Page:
Bio

John G. Dale is Associate Professor of Sociology at George Mason University. He earned his PhD in Sociology from the University of California, Davis, in 2003, and was National Endowment for the Humanities Visiting Scholar at Columbia University in 2005. He is author of Free Burma: Transnational Legal Action and Corporate Accountability (University of Minnesota Press, 2011) and co-author of Political Sociology: Power and Participation in the Modern World (Oxford University Press, 2009). He serves on the Steering Committee of the American Association for the Advancement of Science's Science & Human Rights Coalition and as a Council Member of the American Sociological Association’s Section on Human Rights. Dale often advises NGOs and provides expert analysis on contentious politics in Myanmar (Burma) for major news media throughout the world. His current research explores how big data and digital technologies reshape the practices and politics of human rights, and understandings of humanity.

Project Summary

Humanitarian relief and human rights organizations are forging new partnerships and projects using big data, artificial intelligence, machine learning, satellite remote sensing, video synchronization, sound search, and other digital technologies to document (and possibly predict) famines or genocides. This reflects two converging processes that are reshaping how we address human rights and humanitarian relief: (1) the digital transformation of human rights science and (2) the ascendancy of social enterprise models for solving social problems. This project explores potential positive benefits of innovation, as well as what harms such a convergence might pose for participatory human rights practices and the democratic production of knowledge. It examines how these new scientific practices reframe and reprioritize which issues do and do not become part of the human rights agenda, including our understandings of what it means to be human.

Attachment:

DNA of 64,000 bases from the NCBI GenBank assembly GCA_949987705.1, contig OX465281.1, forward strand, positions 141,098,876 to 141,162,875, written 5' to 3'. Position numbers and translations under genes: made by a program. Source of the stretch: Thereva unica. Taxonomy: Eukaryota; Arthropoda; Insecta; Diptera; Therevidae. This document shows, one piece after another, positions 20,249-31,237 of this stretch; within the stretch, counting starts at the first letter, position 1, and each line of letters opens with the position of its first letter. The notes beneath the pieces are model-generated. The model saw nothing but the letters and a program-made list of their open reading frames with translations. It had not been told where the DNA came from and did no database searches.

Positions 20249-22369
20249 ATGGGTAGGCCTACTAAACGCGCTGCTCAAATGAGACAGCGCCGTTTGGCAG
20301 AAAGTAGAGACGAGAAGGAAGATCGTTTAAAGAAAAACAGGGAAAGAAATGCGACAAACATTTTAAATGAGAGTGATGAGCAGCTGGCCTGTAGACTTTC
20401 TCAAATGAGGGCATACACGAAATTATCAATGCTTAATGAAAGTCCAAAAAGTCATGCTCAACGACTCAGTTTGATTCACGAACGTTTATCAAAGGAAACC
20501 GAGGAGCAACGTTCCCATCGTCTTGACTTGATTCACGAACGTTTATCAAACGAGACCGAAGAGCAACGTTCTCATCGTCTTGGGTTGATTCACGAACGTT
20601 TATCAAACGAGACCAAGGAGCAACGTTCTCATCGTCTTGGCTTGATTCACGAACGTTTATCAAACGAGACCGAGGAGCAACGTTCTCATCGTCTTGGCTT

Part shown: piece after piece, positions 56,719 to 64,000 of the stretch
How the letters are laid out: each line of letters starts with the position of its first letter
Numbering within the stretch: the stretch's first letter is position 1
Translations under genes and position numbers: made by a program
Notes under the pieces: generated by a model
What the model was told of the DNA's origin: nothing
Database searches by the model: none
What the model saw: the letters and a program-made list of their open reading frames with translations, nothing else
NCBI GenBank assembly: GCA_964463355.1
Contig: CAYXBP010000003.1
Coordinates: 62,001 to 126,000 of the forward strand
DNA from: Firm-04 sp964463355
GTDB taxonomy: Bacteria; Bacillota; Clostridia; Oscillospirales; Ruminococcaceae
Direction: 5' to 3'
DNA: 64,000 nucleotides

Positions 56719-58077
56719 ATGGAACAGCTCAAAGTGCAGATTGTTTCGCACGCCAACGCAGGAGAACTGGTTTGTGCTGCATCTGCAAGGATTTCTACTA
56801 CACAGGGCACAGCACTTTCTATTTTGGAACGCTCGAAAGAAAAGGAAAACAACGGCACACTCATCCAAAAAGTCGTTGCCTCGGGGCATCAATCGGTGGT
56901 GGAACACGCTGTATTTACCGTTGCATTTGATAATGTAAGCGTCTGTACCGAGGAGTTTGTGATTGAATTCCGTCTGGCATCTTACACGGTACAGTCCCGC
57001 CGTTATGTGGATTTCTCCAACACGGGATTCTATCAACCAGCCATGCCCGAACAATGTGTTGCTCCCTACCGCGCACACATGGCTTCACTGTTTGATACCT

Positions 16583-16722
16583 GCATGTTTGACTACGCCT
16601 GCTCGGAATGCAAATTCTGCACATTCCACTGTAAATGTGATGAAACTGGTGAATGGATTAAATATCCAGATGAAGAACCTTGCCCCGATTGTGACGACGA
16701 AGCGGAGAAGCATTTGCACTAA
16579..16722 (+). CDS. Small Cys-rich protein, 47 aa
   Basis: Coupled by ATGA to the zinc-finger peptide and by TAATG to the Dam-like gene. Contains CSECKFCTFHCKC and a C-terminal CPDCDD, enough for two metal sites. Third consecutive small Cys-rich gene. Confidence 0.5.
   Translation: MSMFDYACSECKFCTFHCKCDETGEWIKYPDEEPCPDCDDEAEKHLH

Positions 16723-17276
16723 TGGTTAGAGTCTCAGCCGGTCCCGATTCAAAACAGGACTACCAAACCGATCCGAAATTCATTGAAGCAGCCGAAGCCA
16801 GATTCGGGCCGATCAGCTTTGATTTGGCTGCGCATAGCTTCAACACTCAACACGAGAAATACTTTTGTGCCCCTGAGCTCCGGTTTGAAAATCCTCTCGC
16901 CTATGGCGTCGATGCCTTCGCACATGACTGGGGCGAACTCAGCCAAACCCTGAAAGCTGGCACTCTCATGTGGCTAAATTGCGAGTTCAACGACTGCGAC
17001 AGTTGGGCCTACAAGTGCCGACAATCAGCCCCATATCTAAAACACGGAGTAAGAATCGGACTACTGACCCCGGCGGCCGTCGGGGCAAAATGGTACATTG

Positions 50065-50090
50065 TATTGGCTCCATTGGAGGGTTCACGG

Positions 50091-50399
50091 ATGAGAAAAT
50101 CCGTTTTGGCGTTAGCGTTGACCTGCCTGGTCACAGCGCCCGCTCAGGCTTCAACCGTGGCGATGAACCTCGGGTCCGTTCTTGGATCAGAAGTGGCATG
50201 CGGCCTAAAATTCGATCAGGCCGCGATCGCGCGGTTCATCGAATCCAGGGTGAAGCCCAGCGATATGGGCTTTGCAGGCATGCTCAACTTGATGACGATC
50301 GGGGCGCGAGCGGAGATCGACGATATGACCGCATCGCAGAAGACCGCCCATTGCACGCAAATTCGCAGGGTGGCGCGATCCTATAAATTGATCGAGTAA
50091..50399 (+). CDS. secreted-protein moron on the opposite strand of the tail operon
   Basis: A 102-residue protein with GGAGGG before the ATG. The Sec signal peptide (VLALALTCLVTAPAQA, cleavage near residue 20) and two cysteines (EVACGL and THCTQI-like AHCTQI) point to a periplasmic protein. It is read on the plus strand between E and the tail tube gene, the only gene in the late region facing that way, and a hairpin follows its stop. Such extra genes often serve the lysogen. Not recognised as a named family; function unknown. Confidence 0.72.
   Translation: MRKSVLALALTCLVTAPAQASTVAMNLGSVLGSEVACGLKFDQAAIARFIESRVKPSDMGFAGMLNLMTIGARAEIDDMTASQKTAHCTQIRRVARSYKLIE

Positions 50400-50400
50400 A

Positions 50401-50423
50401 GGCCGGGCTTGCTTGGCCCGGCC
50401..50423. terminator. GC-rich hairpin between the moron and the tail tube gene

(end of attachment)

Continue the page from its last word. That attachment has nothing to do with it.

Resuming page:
Major Publications

  • Free Burma: Transnational Legal Action and Corporate Accountability (Minneapolis, MN: University of Minnesota Press, 2011)
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  • “Smart Transitions? Foreign Investment, Disruptive Technology, and Democratic Reform in Myanmar.” (with David Kyle). Social Research: An International Quarterly, “Special Issue: From Burma to Myanmar: Critical Transitions” Volume 82, No. 2 (Summer, 2015): 291-326. Available at https://muse-jhu-edu.mutex.gmu.edu/article/587493
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  • “Smart Humanitarianism: Re-imagining Human Rights in the Age of Enterprise.” (with David Kyle) Critical Sociology Volume 42, No. 6 (2016): 783-797.
  • Available at https://doi-org.mutex.gmu.edu/10.1177/0896920516640041